Comparing Surgical Treatments for a Torn Biceps Tendon Near the Elbow

Authors: Ron El-Hawary

References: The Journal of Hand Surgery. May 2003. Vol. 28A. No. 3. Pp. 496-502.

Here's the typical picture of a patient with a biceps tendon that is torn where it attaches to the elbow: a middle-aged man who injures the dominant arm while lifting with his elbow bent. Elbow strength and motion are reduced. However, pain is usually minimal to nonexistent.

How should this problem be treated? Doctors used to think that some cases would do well without surgery. The idea was that the tendon would reattach to the bone close to the place where it ended up after the tear. The patient could get along just fine after healing. Now we know strength is reduced by almost half if the biceps tendon is not reattached to its normal location.

This study compared two different surgical methods of repair. One operation uses one incision to reattach the biceps tendon to the bone using special fasteners, called suture anchors. The second approach uses two incisions to gain access to the bone.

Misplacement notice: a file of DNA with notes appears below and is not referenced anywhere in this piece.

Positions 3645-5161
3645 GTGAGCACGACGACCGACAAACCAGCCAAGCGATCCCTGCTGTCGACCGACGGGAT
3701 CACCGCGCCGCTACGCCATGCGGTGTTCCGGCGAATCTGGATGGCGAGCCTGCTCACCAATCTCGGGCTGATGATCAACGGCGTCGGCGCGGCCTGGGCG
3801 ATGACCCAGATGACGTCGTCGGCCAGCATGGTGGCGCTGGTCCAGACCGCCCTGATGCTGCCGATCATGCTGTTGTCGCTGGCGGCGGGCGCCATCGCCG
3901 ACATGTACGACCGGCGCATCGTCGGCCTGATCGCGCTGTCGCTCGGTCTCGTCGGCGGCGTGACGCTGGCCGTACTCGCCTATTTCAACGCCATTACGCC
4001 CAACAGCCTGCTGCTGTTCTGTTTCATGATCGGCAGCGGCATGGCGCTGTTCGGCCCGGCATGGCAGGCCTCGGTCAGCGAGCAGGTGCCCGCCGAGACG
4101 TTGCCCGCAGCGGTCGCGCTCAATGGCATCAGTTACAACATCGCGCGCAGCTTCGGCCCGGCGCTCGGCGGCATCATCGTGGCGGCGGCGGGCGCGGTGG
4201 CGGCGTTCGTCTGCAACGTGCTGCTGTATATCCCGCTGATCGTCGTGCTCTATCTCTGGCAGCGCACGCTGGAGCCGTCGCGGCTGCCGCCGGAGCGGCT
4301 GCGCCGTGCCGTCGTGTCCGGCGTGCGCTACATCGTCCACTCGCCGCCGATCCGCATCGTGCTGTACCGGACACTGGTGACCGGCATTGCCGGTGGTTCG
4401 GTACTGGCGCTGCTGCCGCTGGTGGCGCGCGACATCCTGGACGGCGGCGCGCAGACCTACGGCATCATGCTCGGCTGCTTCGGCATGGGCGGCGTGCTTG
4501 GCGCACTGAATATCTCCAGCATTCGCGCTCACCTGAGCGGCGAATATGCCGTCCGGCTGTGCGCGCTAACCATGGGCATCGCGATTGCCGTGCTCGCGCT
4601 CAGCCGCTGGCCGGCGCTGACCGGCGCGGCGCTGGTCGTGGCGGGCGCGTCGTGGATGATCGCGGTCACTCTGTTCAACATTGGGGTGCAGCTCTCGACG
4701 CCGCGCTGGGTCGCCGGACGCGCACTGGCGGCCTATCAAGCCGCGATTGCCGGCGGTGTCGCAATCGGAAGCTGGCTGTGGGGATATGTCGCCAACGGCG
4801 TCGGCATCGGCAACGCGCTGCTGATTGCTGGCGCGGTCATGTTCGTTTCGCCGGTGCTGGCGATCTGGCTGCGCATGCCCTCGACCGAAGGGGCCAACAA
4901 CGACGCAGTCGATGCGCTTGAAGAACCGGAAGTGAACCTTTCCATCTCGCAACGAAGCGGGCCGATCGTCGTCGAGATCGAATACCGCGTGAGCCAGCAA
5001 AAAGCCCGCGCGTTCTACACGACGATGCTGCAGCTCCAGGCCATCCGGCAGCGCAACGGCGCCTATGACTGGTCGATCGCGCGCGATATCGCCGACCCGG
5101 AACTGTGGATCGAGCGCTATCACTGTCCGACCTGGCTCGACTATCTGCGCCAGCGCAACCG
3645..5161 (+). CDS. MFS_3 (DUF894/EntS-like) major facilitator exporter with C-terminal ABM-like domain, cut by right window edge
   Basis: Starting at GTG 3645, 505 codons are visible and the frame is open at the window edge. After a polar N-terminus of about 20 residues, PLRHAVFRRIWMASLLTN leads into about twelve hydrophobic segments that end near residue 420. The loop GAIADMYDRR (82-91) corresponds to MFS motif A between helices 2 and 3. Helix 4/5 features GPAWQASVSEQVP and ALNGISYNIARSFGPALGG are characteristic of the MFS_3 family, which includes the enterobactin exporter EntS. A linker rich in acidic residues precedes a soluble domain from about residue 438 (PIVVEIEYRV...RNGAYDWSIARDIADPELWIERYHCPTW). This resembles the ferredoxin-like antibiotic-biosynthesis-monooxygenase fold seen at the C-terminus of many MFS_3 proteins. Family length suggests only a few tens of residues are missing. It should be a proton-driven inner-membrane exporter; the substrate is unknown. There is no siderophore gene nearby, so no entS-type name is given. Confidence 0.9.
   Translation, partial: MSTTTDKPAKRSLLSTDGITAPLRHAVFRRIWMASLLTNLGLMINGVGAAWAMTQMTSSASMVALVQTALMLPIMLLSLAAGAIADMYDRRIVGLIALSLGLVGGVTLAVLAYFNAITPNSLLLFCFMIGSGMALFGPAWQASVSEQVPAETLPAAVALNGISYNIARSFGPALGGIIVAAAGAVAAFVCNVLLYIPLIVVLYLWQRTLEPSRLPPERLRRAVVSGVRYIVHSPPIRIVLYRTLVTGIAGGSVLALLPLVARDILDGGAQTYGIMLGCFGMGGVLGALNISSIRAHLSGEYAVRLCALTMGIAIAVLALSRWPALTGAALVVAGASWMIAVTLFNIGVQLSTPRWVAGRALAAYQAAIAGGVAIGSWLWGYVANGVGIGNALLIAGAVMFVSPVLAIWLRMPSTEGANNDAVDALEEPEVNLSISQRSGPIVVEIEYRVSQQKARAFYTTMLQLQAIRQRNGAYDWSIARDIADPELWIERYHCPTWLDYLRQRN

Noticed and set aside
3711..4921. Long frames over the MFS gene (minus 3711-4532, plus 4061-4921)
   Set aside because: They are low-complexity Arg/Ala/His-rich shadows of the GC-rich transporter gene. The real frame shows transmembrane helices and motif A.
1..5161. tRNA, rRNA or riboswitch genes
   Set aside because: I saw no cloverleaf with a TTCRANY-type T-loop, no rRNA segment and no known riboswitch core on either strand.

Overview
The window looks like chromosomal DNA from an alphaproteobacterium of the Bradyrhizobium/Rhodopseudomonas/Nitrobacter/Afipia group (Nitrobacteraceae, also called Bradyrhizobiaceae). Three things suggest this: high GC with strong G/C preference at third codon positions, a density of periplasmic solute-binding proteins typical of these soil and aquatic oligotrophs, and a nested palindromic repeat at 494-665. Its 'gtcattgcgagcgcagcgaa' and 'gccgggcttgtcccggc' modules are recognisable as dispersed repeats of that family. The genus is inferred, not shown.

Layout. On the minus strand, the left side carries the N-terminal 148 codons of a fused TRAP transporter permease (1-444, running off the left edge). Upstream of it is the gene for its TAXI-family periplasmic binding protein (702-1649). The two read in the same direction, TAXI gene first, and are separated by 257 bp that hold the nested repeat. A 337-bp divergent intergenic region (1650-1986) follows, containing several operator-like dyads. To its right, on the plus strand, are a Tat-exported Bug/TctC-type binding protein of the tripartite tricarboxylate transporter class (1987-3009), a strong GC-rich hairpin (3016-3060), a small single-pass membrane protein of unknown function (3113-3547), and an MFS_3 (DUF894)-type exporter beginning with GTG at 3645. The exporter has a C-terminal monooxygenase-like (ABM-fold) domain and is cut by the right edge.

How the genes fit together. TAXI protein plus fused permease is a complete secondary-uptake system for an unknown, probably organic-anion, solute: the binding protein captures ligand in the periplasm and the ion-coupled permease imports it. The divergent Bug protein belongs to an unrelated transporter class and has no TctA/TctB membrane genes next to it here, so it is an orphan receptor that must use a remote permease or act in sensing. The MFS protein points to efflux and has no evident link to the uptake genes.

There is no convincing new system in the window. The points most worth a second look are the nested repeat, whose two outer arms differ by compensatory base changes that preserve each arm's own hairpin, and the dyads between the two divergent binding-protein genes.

The results showed very little difference between the groups after one year. Strength in both groups was near normal. However, short-term results were slightly different. The one-incision group could bend the elbow farther than the two-incision group. Although the one-incision group also had more complications, most of these problems went away given enough time. The two-incision group had a faster recovery early on, but the results were the same between groups by the end of one year.

The authors conclude that that there isn't much difference in the results between these two surgical techniques for a biceps tendon rupture near the elbow.


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